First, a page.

Holtkamp and Zmij remain convinced that their proposal is feasible, and say they are committed to finding another location if the church doesn't work out. Indoor climbing is becoming a sought-after amenity for all ages, from kids to empty nesters, yet Cleveland's existing facilities are dated. "Everyone in the climbing community here is always talking about the need, but we took the next step and started doing market research and planning," says Holtkamp, who often climbs with friends on a building he owns at Professor and Fairfield in Tremont.

Holtkamp quickly dispatches concerns about the viability of a new climbing gym. Although it's expensive to build, he says the demand is there -- and could be grown -- to support it. Newer climbing facilities have kid-friendly options, smaller elements for "bouldering" (low-to-the-ground climbing without harnesses), and higher walls for more challenging climbs. Safety features are built into the facility, he adds. The pair also would add other fitness activities, including aerial silks, yoga and fitness workouts, and they are exploring a cafe and co-working space.

Zmij and Holtkamp say they will seek a mix of bank loans and private investment for their project, which they are calling The Sanctuary. If all goes well, it will open by the end of 2015, turn a profit within the first year, and employ about 30 people.

Carnegie Companies and Cudell Improvement Inc. were asked to comment for this story, but declined to respond. Holtkamp and Zmij would like to present their plan to the community after getting feedback from Councilman Matt Zone, the city and the developer. Ultimately, the city will decide the fate of Fifth Church as its owner, and the Landmark Commission must approve a request for demolition.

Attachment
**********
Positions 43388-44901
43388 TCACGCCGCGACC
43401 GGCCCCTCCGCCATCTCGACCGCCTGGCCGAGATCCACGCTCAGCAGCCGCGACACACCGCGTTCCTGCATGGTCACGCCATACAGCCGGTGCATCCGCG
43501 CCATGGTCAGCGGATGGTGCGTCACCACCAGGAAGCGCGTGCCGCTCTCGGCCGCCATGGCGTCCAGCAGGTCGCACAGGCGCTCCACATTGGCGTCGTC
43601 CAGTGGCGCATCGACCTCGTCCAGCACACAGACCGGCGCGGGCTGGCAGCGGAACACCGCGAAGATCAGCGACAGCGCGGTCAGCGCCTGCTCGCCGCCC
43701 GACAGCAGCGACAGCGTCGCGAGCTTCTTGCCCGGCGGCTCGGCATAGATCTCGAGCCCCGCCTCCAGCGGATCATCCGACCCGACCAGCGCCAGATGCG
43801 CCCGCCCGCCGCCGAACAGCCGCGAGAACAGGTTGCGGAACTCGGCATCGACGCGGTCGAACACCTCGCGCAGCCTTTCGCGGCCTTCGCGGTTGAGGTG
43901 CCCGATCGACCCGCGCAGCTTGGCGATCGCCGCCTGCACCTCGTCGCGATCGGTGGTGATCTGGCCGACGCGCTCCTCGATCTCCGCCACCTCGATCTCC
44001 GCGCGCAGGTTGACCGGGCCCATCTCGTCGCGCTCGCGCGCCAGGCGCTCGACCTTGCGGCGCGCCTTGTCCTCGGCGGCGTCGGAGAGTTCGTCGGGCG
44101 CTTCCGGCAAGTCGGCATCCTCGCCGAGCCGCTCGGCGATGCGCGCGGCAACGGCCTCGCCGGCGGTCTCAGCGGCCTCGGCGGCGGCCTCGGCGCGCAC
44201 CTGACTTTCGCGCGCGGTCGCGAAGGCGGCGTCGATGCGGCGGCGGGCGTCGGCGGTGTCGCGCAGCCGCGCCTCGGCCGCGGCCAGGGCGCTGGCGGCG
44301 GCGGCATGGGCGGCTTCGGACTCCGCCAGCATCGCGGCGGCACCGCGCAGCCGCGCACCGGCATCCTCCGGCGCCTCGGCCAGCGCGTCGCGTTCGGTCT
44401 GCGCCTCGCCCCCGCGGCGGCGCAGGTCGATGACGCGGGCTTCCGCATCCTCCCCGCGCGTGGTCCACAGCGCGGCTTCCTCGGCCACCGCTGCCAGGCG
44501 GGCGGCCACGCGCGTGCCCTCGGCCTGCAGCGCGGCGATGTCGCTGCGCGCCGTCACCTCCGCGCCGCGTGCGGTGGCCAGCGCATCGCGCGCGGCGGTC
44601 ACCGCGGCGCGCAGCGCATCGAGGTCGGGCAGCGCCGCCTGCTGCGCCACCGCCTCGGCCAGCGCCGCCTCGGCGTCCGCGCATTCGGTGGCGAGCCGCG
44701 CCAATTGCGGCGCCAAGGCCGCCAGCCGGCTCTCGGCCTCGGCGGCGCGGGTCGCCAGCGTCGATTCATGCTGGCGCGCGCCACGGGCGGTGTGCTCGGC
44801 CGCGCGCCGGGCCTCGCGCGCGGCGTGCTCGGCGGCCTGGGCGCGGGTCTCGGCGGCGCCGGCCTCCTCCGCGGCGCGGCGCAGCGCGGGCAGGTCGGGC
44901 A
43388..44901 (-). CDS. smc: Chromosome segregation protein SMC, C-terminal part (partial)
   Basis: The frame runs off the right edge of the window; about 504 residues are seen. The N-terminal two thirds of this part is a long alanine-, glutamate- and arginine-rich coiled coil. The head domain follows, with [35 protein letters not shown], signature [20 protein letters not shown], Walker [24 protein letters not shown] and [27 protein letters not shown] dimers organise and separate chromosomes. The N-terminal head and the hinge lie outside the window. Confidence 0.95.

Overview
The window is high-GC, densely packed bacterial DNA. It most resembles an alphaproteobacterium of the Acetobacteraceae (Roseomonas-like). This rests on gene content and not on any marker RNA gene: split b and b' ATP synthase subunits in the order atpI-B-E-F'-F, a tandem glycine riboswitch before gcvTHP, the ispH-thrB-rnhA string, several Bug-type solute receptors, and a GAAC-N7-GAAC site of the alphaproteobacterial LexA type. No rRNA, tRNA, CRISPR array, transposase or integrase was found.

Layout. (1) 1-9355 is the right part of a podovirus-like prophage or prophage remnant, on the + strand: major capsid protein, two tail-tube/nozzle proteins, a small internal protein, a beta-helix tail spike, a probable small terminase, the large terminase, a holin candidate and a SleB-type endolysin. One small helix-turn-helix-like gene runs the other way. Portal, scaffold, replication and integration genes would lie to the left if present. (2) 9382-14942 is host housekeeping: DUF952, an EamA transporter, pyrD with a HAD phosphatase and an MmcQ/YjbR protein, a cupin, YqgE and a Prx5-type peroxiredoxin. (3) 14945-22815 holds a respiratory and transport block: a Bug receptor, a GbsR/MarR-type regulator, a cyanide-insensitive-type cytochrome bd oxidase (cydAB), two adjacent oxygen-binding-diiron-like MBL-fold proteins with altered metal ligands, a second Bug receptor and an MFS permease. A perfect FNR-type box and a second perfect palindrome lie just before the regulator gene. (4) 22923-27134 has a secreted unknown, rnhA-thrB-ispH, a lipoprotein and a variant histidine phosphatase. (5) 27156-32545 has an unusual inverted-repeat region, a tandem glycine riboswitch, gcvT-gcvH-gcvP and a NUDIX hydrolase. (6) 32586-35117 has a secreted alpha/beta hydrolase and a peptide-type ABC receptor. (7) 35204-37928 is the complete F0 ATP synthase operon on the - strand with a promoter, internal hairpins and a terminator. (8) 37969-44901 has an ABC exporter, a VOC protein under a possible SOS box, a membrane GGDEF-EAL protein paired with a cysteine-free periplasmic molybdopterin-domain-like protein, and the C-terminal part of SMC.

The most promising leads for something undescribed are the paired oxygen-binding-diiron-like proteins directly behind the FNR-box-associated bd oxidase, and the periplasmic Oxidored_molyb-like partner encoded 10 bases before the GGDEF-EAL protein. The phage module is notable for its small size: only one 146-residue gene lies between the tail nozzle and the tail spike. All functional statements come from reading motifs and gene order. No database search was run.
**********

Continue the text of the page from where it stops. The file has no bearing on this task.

Zone says there are two options moving forward -- either the retail project will be redesigned to incorporate the church if a viable developer can be found, or the church will be deconstructed. He is meeting with stakeholders to find a solution.

Although the idea may seem outlandish, one must look no farther than Urban Krag Climbing Center, an indoor climbing facility retrofitted into an abandoned church in the historic Oregon District of downtown Dayton. Imagine climbing beneath the historic dome 55 feet in the air -- and if you're good enough, potentially ascending up into the dome itself. Now that would be a rush, maintains Holtkamp, who has climbed for nearly 40 years and has traveled throughout the U.S. and to China and Mexico to feed his climbing fix.

Zmij says a climbing gym in a historic church would be a tourist destination. "We hope that people would visit the Rock and Roll Hall of Fame and then go climb."

Source: Niki Zmij, Chick Holtkamp
Writer: Lee Chilcote

Lee Chilcote
Lee Chilcote

About the Author: Lee Chilcote

Lee Chilcote is founder and editor of The Land. He is the author of the poetry chapbooks The Shape of Home and How to Live in Ruins. His writing has been published by Vanity Fair, Next City, Belt and many literary journals as well as in The Cleveland Neighborhood Guidebook, The Cleveland Anthology and A Race Anthology: Dispatches and Artifacts from a Segregated City. He is a founder and former executive director of Literary Cleveland. He lives in the Detroit Shoreway neighborhood of Cleveland with his family.